The investigation revealed that the problem of home births is more entrenched than is generally reported, a situation that is worrisome considering the lasting consequences like obstetric fistula.

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A village elder in Mbire district, Takafira Mukangate told 263Chat that there is nothing amiss about home births because ancestors guide the TBAs.

“We trust the ways of our ancestors. Our mothers and grandmothers all gave birth at home with the help of TBAs. They knew the ways of nature, and the ancestors protected them,” he said.

A traditional healer in Nebiri Nehande, Ambuya Chimutsavaviri, noted that not all pregnancies need medical attention as some newborns require protection from evil spirits and witches during childbirth.

She added that many kill newborns for rituals, and her presence at birth is essential to provide protection unattainable at medical facilities for both mother and child.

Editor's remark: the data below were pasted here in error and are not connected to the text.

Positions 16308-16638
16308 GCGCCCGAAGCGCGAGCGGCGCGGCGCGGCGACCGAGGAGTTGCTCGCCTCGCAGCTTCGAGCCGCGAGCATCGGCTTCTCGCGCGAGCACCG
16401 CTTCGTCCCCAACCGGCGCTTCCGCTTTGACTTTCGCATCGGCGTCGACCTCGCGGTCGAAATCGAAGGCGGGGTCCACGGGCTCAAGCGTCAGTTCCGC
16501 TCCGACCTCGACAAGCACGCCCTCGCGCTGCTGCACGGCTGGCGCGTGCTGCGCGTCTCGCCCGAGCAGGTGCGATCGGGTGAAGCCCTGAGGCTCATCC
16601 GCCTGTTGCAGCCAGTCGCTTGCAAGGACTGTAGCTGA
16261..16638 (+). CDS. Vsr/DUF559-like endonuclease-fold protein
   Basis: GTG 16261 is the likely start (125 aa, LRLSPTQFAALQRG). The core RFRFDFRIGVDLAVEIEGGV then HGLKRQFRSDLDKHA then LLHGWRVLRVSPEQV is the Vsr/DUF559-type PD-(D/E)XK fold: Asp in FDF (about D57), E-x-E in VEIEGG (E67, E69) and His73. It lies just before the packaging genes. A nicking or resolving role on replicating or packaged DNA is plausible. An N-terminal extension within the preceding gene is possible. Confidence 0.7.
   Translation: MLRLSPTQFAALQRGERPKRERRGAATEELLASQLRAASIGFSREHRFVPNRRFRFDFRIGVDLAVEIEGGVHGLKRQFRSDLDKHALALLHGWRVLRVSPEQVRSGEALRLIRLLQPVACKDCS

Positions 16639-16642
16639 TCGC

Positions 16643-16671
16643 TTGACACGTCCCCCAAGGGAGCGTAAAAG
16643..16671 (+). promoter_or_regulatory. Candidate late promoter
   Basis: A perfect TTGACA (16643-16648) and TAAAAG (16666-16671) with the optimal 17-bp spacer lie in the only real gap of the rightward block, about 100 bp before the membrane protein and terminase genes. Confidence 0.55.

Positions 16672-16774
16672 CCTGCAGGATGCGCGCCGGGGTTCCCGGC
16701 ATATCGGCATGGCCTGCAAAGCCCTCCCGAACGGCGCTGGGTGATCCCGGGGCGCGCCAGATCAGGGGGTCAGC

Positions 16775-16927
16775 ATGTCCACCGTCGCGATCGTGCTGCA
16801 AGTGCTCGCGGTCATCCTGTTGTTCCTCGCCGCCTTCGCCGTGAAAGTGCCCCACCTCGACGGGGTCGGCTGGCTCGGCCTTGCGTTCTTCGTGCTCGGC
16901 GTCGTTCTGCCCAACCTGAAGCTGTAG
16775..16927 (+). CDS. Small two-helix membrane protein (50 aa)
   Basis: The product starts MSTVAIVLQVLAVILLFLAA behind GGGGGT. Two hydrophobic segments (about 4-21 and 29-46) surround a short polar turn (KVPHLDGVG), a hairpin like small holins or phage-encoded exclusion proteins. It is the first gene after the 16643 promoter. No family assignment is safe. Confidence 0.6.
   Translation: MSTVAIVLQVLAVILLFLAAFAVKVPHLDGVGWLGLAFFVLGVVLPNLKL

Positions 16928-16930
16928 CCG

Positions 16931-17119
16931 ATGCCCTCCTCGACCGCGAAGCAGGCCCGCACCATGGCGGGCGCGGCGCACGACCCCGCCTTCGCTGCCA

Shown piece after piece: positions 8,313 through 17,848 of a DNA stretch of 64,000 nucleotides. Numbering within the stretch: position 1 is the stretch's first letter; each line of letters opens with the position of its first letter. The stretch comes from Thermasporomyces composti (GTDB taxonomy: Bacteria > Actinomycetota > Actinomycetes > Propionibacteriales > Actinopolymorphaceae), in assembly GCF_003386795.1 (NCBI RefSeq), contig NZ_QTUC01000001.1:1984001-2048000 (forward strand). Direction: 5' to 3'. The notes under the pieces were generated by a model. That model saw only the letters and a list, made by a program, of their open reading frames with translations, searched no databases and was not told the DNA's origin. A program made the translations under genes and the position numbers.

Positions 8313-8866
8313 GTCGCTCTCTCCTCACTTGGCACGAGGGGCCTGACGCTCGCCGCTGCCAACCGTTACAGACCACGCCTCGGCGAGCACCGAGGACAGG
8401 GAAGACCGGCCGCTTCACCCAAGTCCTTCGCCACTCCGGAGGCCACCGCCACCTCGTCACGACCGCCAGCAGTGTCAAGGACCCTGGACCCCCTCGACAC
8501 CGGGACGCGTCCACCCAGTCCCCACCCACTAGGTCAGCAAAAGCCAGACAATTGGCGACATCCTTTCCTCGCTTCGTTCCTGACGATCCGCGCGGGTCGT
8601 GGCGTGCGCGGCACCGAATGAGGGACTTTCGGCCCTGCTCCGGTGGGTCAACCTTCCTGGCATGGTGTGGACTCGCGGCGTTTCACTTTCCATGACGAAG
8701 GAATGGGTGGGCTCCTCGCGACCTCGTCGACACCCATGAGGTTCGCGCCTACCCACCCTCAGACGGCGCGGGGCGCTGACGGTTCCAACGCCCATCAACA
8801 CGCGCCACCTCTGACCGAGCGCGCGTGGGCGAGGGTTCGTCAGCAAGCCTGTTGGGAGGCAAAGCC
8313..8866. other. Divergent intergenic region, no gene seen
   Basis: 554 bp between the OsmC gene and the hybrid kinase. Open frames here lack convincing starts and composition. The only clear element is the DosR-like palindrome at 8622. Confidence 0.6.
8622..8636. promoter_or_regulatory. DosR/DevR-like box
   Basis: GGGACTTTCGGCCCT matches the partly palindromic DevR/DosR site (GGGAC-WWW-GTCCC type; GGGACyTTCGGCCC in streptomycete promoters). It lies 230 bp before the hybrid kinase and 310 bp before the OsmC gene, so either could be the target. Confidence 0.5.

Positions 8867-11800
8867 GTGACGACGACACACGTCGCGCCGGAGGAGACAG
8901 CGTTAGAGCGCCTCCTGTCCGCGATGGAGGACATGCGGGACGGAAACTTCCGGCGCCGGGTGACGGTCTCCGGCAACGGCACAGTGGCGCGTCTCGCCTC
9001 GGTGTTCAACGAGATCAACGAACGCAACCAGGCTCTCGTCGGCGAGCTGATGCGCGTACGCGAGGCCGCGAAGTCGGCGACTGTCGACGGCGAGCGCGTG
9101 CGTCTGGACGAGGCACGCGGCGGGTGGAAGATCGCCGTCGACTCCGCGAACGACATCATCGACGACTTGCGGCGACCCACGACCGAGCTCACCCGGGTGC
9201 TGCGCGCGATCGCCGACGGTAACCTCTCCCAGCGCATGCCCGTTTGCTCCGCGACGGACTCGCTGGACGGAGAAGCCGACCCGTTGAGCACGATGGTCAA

“There are many women who give birth at my shrine without any complications because the spirits guide me and I can fend off those who want to kill the child,” she said.

Historian and social commentator Aaron Muchatuta noted that some communities prefer home births due to a belief that medical workers, perceived as money-driven and careless, cannot adequately assist expecting mothers.

“They believe home births better honour childbirth customs and rituals, such as cutting the umbilical cord, burying the placenta, and naming the child. Some women feel these practices shield the child from evil spirits and ensure their health and fortune,” he said.